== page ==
Shaun Dawson: London’s VeloPark is keeping the Olympics legacy promise

Shaun Dawson: London’s VeloPark is keeping the Olympics legacy promise

Almost ten years ago, on 14 March 2014, a sell-out crowd of 6,000 people filled the Lee Valley VeloPark for the first time since London 2012, marking its debut as an Olympics legacy venue.

Less than two years after the Games, the cycling competition centre where Team GB dominated the Olympic and Paralympic action had been transformed into an inclusive community-centered destination on the Queen Elizabeth Olympic Park.

It remains the only place in the world to offer four Olympic cycling disciplines in one place: track in the award winning velodrome; BMX on a remodeled Olympic track; miles of challenging mountain bike trails; and a one-mile floodlit road circuit.

A fortnight later, the Lee Valley Regional Park Authority (LVRPA), of which I am chief executive, opened the venue’s doors to public cycling. It was the beginning of fulfilling our vision of broadening participation, with cyclists of all abilities, including complete beginners, using the four circuits.

This vision pre-dated the Games and even London’s bidding for them. The LVRPA, in partnership with cycling’s national governing body, had developed plans for a VeloPark back in 2003.

These were incorporated into the London bid and meant that when the city was awarded the Games in 2005, the LVRPA, which owned land in the Lee Valley and had decades of experience running complex sports venues, was a ready-made sports legacy partner.

The new VeloPark, a replacement for our much-loved Eastway Cycle Circuit was, along with our proposals for a centre for “white water” sports just north of London in Broxbourne, part of our vision for a “Zone of Sporting Excellence” in the Lee Valley, with world class venues drawing visitors from far and wide.

Following underwhelming legacies from previous Games, there was, understandably, a real concern about “white elephants”. Legacy was the key theme of London’s 2012 bid and we were able to spend the best part of a decade finessing business and operational plans to create community-focused but commercially-driven venues that would be viable far into the future.

We ensured that the creation of VeloPark, like that of the White Water Centre and our other legacy venue on the Olympic Park itself, the Lee Valley Hockey and Tennis Centre, followed a “build once” philosophy.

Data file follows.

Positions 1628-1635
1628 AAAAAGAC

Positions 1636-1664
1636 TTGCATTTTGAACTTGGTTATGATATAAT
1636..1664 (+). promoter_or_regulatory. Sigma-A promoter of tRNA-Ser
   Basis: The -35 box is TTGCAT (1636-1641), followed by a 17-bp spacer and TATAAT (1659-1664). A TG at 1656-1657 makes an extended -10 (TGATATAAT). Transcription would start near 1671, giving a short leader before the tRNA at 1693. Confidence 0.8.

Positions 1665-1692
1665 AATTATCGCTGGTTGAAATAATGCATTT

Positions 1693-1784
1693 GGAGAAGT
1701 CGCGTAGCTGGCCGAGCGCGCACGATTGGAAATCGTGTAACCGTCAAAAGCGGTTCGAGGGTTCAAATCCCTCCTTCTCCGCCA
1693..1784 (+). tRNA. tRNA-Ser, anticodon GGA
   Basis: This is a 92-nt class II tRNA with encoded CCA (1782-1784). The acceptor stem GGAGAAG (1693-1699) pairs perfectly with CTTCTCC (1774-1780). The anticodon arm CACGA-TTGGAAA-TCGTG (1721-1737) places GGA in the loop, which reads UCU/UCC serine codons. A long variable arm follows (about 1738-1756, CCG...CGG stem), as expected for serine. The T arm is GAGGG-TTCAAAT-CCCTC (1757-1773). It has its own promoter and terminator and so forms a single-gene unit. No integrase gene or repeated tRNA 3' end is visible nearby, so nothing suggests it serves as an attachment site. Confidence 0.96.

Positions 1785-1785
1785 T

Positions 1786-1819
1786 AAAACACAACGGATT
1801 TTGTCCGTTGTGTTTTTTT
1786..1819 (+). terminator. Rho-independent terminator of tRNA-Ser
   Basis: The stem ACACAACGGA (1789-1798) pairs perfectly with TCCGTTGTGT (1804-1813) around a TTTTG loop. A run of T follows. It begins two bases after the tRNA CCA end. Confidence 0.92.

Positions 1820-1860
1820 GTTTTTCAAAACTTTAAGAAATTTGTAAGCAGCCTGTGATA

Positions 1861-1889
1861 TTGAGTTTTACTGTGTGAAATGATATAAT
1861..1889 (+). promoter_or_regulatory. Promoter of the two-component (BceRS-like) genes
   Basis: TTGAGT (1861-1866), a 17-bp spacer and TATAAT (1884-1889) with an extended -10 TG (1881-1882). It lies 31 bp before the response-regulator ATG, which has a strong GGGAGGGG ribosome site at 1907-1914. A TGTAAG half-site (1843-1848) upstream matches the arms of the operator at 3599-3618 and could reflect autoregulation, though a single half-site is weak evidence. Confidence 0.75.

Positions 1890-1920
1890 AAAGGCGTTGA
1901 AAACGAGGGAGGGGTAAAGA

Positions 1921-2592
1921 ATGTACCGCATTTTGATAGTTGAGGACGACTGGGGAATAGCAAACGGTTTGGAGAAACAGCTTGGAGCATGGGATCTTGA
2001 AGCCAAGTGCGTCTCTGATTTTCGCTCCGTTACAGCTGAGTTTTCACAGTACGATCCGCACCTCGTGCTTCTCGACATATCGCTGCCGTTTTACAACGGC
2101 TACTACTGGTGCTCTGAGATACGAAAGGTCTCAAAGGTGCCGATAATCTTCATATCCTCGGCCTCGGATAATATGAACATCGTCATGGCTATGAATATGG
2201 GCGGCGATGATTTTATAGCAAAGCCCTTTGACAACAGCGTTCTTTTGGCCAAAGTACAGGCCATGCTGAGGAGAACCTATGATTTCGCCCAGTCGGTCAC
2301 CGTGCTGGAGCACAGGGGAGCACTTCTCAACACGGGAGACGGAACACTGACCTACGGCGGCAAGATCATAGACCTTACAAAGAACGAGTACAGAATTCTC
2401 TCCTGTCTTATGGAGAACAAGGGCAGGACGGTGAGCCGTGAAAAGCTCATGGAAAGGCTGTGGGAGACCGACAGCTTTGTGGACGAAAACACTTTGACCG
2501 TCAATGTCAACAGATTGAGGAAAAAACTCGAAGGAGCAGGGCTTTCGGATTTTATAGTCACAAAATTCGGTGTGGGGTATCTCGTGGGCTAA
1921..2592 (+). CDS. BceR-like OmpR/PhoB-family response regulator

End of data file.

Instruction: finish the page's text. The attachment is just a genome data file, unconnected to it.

Plans for transforming the BMX track post-Games and for building the road and mountain bike courses, were designed in from the very beginning, ensuring that the centre would later be opened up to a wide catchment. These changes would have been prohibitively costly and most likely impossible if they hadn’t been planned from the start.

Over the past 10 years, millions of people have visited this iconic venue to spectate, attend commercial activities, or simply enjoy visiting a world class London 2012 venue centred on one of the world’s best velodromes.

Some 750,000 have cycled. Community access is at the heart of our programming, with 90 per cent of it reserved for communities, schools and clubs. Five thousand pupils and 11,000 club riders come to the VeloPark each year. There are also dedicated sessions for over 40s, female track cyclists, beginner BMX riders and toddlers using mini-balance bikes.

Over 4,000 people from community, disadvantaged and disability groups have taken part in a range of funded schemes at the venue over the past 10 years, and we partner with a British Cycling programme designed to tackle inequality in cycling and increase diversity in their talent pathway.

Major events are also part of the VeloPark’s DNA. It has hosted 18 international competitions over the past decade and is the only venue in the world to have held an Olympics, Paralympics, World Championship and Commonwealth Games in the same sport. We have given away 5,800 tickets to community groups, introducing wider audiences to the thrills of live cycling contests and inspiring future generations.

As part of our commitment to broadening participation, we’ll be celebrating our tenth anniversary of re-opening with a Community Open Day on 6 April, providing a chance to try cycling at heavily discounted prices.

In the summer, the Lee Valley Hockey and Tennis Centre, dubbed the “Wembley of English Hockey”, will also celebrate 10 years since re-opening this summer with the return of the prestigious international FIH Hockey Pro League on 1 and 2 June. The centre will then host its own Community Open Day on 23 June, with a range of sessions in both hockey and tennis. This milestone year for Lee Valley, coinciding with the Paris 2024 Olympic and Paralympic Games, also includes activities at the White Water Centre.

As we look to the next 10 years, the legacy continues with a programme of investment and improvement to keep our existing venues in their prime and ensure they continue to serve the needs of the changing capital and wider region.

Lessons learned along the way are invaluable: the creation of our new £30 million, twin rink Lee Valley Ice Centre, which opened last summer, was informed by expertise gained during the past decade and has truly raised the bar in community sports facilities and environmental excellence.

Shaun Dawson is chief executive of the Lee Valley Regional Park Authority, the statutory body responsible for managing and developing the park. Support and its writers for just £5 a month of £50 a year and get things for your money too. Details HERE

Categories: Comment

Leave a Reply

Your email address will not be published. Required fields are marked *